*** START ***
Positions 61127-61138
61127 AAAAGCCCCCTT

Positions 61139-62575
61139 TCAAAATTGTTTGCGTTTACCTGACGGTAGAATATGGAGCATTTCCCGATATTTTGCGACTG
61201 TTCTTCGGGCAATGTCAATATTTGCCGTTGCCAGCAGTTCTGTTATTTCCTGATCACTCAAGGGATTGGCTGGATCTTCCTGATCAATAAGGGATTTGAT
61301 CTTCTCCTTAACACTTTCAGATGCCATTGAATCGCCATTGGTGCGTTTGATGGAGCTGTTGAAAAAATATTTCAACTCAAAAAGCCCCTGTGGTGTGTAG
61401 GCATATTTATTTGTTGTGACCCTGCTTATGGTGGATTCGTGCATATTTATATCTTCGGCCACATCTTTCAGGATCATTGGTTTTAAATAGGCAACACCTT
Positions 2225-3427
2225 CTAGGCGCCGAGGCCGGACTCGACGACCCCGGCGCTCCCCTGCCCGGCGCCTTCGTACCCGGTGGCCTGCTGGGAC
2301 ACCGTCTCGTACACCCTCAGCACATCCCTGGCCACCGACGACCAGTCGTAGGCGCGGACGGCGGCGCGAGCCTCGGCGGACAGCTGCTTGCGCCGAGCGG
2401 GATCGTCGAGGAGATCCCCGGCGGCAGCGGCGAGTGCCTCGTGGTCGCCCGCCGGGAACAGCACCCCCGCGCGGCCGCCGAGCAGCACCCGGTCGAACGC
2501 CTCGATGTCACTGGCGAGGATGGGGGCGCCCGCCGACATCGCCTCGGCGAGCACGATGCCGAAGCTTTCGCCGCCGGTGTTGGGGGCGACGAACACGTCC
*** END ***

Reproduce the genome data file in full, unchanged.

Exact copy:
Positions 61127-61138
61127 AAAAGCCCCCTT

Positions 61139-62575
61139 TCAAAATTGTTTGCGTTTACCTGACGGTAGAATATGGAGCATTTCCCGATATTTTGCGACTG
61201 TTCTTCGGGCAATGTCAATATTTGCCGTTGCCAGCAGTTCTGTTATTTCCTGATCACTCAAGGGATTGGCTGGATCTTCCTGATCAATAAGGGATTTGAT
61301 CTTCTCCTTAACACTTTCAGATGCCATTGAATCGCCATTGGTGCGTTTGATGGAGCTGTTGAAAAAATATTTCAACTCAAAAAGCCCCTGTGGTGTGTAG
61401 GCATATTTATTTGTTGTGACCCTGCTTATGGTGGATTCGTGCATATTTATATCTTCGGCCACATCTTTCAGGATCATTGGTTTTAAATAGGCAACACCTT
Positions 2225-3427
2225 CTAGGCGCCGAGGCCGGACTCGACGACCCCGGCGCTCCCCTGCCCGGCGCCTTCGTACCCGGTGGCCTGCTGGGAC
2301 ACCGTCTCGTACACCCTCAGCACATCCCTGGCCACCGACGACCAGTCGTAGGCGCGGACGGCGGCGCGAGCCTCGGCGGACAGCTGCTTGCGCCGAGCGG
2401 GATCGTCGAGGAGATCCCCGGCGGCAGCGGCGAGTGCCTCGTGGTCGCCCGCCGGGAACAGCACCCCCGCGCGGCCGCCGAGCAGCACCCGGTCGAACGC
2501 CTCGATGTCACTGGCGAGGATGGGGGCGCCCGCCGACATCGCCTCGGCGAGCACGATGCCGAAGCTTTCGCCGCCGGTGTTGGGGGCGACGAACACGTCC